COS 29-5 - Changes in plant quality and defenses as a function of plant ontogeny

Tuesday, August 4, 2009: 9:20 AM
Grand Pavillion IV, Hyatt
Carolina Quintero , Department of Ecology and Evolutionary Biology, University of Colorado at Boulder, Boulder, CO
Deane M. Bowers , Department of Ecology and Evolutionary Biology, University of Colorado at Boulder, Boulder, CO
Background/Question/Methods Despite the fact that multiple traits known to influence species interactions change over the course of an organisms’ ontogeny (i.e. throughout their development), ontogeny has been rarely studied as an intrinsic factor able to influence such interactions. Plant ontogeny has been shown to affect the expression of numerous plant traits relevant to herbivores such as nutritional content as well as physical and chemical defenses. However, we know little about how these plant traits changes across multiple developmental stages of a plant species. To date, few empirical studies have examined the influence of plant ontogeny in explaining variation in plant defenses. However, most of these studies usually compare two ontogenetic stages leading to the support of hypotheses predicting a linear decrease or increase as plants growth. However, a recent review by Boege and Marquis (2005) predicted a non-linear relationship between plant age and defenses which emphasizes the need to evaluate plant defense strategies at multiple developmental stages. In order to evaluate how plant traits relevant to herbivores can change over plant ontogeny, I measured plant biomass, root:shoot ratio, nutritional quality, and constitutive concentrations of chemical defenses (iridoid glycosides) at seven distinct ontogenetic stages of Plantago lanceolata (Plantaginaceae): 4, 6, 9, 11, 14, 16 and 19 week-old. The first two stages correspond to seedling stages, the second two with juvenile stages, the third two with reproductive stages, and the last one with a post-reproductive stage. All plant stages were analyzed simultaneously in order to control for potential environmental factors that could influence plant performance such as photoperiod and temperature.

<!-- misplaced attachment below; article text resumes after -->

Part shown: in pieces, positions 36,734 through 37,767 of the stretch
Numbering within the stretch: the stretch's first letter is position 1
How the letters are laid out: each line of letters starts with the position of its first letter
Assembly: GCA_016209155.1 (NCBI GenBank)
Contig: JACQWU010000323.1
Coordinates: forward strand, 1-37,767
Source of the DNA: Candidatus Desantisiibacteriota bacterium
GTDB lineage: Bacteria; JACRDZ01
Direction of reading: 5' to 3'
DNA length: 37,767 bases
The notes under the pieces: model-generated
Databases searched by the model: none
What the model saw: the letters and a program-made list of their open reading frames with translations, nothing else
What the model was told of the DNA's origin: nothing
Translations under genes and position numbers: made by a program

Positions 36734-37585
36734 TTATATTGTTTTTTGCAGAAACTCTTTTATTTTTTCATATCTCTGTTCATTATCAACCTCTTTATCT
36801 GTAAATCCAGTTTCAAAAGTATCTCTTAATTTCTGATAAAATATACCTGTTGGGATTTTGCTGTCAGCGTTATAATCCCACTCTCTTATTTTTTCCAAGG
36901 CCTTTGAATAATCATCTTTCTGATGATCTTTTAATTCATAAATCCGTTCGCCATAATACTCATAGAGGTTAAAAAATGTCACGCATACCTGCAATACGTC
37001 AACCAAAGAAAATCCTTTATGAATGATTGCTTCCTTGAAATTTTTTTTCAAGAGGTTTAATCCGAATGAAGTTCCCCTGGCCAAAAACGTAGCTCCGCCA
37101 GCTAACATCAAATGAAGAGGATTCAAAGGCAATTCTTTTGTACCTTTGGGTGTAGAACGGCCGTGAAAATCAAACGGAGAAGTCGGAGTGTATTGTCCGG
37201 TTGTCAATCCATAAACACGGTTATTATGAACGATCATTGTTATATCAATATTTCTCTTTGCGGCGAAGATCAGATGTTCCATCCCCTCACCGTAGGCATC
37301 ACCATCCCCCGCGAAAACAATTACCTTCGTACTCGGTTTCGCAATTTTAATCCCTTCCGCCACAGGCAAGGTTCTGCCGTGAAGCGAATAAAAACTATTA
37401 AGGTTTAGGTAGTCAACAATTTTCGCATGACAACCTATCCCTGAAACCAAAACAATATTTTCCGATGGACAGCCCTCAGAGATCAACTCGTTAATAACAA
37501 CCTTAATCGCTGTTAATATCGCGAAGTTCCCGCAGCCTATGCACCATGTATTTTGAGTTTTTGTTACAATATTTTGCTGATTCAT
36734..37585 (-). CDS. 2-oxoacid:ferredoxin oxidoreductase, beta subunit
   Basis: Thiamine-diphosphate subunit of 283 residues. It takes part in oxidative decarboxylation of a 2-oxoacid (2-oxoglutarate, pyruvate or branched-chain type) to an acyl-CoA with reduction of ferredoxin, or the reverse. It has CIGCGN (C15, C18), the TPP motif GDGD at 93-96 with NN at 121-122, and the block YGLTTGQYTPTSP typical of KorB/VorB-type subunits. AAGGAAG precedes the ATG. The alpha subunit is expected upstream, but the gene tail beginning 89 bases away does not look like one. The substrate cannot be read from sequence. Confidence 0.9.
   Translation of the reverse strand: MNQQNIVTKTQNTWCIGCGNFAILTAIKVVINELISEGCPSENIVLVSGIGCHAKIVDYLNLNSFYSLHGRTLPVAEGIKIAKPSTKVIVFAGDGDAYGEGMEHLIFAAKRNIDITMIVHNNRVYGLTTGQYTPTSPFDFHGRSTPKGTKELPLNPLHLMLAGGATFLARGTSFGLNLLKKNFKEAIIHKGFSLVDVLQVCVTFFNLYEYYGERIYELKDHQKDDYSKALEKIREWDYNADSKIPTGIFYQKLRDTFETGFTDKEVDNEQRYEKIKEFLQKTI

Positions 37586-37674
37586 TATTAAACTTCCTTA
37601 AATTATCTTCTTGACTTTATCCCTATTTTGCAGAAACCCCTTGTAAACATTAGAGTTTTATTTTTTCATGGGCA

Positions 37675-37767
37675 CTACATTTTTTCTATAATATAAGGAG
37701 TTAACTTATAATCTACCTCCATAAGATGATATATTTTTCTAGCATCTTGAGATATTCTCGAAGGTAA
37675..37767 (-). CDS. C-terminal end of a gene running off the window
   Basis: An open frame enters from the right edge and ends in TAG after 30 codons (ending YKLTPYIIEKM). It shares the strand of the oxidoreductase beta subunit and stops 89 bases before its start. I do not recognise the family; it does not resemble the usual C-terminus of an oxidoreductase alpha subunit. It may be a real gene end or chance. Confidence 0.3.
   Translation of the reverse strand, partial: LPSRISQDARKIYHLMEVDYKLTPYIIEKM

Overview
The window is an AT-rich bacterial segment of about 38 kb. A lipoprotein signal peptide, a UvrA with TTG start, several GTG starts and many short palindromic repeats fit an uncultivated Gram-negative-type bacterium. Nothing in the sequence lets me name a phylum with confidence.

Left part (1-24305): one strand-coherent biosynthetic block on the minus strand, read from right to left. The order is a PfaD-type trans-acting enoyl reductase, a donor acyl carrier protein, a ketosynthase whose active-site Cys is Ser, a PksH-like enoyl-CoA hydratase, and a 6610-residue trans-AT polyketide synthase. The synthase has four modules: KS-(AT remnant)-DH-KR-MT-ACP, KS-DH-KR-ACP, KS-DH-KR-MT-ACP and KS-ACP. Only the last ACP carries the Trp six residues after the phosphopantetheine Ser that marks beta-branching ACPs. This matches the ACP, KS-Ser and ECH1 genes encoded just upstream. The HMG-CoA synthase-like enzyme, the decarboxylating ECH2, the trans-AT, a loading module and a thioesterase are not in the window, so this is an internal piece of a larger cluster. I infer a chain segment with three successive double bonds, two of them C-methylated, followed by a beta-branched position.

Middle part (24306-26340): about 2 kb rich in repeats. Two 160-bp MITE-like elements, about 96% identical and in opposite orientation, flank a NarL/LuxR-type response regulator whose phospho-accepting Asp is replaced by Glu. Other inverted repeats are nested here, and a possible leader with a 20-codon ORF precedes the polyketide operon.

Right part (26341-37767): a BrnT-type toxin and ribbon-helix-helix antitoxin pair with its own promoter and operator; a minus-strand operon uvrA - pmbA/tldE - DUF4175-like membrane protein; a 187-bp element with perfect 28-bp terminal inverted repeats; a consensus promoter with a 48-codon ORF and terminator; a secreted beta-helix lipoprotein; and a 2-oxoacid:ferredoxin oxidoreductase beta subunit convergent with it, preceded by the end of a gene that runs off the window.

Results/Conclusions Plant age significantly influenced total aboveground biomass (p<.0001), root:shoot ratios (p<.0001), water content (p<.0001), carbon:nitrogen ratios (p<.001), and plant chemical defenses (p<.0001). Interestingly, all of these traits showed a non-linear trend with plant age. For example, plant biomass and quality increased over time reaching its highest value for 14 and 11wks-old plants respectively, and decreasing afterwards. Constitutive defenses also varied non-linearly, showing a decrease from 4wks to older seedling stages and a dramatic increase from 11wks to 19wks-old plants. Changes in plant defenses and nutritional value are known to influence insect herbivores by directly altering herbivore performance and/or indirectly altering herbivore predation risk. Thus, the variation in plant quality and defenses reported here in relation to plant ontogeny is expected to play a significant role in mediating plant-herbivore and herbivore-predator interactions.

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